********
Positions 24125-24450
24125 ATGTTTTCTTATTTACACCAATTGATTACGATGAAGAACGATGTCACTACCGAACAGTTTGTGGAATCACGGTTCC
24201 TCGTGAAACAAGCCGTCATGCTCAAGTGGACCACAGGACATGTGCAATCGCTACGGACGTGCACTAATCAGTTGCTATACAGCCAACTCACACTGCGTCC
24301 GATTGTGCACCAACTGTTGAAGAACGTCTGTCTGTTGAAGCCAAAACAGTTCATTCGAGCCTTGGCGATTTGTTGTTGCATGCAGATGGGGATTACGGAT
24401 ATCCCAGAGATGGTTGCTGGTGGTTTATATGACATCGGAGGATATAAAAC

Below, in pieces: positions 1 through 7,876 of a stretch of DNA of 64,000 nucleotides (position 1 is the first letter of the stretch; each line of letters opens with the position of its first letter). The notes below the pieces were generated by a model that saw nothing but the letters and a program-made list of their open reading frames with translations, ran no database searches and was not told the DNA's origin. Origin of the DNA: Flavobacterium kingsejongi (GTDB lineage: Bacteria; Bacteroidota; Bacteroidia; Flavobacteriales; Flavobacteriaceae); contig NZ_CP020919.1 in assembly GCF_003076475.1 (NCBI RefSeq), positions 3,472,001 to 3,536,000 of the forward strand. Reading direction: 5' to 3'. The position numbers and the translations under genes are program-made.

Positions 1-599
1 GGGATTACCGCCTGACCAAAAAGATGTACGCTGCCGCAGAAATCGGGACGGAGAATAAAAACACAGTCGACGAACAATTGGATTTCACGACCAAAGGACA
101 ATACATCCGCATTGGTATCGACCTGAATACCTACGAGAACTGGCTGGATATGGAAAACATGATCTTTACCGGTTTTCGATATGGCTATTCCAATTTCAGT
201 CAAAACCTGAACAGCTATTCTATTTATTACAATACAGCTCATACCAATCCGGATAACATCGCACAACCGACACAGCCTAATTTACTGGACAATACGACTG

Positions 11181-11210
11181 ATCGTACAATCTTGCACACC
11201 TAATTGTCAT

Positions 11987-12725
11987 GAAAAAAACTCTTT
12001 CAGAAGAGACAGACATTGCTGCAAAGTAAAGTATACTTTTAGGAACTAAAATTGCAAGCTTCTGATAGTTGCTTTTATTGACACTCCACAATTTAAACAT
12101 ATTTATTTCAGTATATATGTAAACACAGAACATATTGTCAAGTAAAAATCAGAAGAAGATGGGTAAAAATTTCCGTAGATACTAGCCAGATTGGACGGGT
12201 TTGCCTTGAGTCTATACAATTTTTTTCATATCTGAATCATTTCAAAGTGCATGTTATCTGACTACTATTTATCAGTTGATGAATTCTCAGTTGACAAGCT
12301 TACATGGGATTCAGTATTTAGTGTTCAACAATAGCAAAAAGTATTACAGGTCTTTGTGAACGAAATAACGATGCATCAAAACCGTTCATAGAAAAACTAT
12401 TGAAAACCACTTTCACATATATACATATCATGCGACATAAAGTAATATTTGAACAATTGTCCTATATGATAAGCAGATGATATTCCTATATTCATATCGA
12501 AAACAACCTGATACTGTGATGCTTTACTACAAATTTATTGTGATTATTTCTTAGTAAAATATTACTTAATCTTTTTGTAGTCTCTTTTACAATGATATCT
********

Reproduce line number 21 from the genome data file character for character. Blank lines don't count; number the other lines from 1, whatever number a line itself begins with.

12501 AAACAACCTGATACTGTGATGCTTTACTACAAATTTATTGTGATTATTTCTTAGTAAAATATTACTTAATCTTTTTGTAGTCTCTTTTACAATGATATCT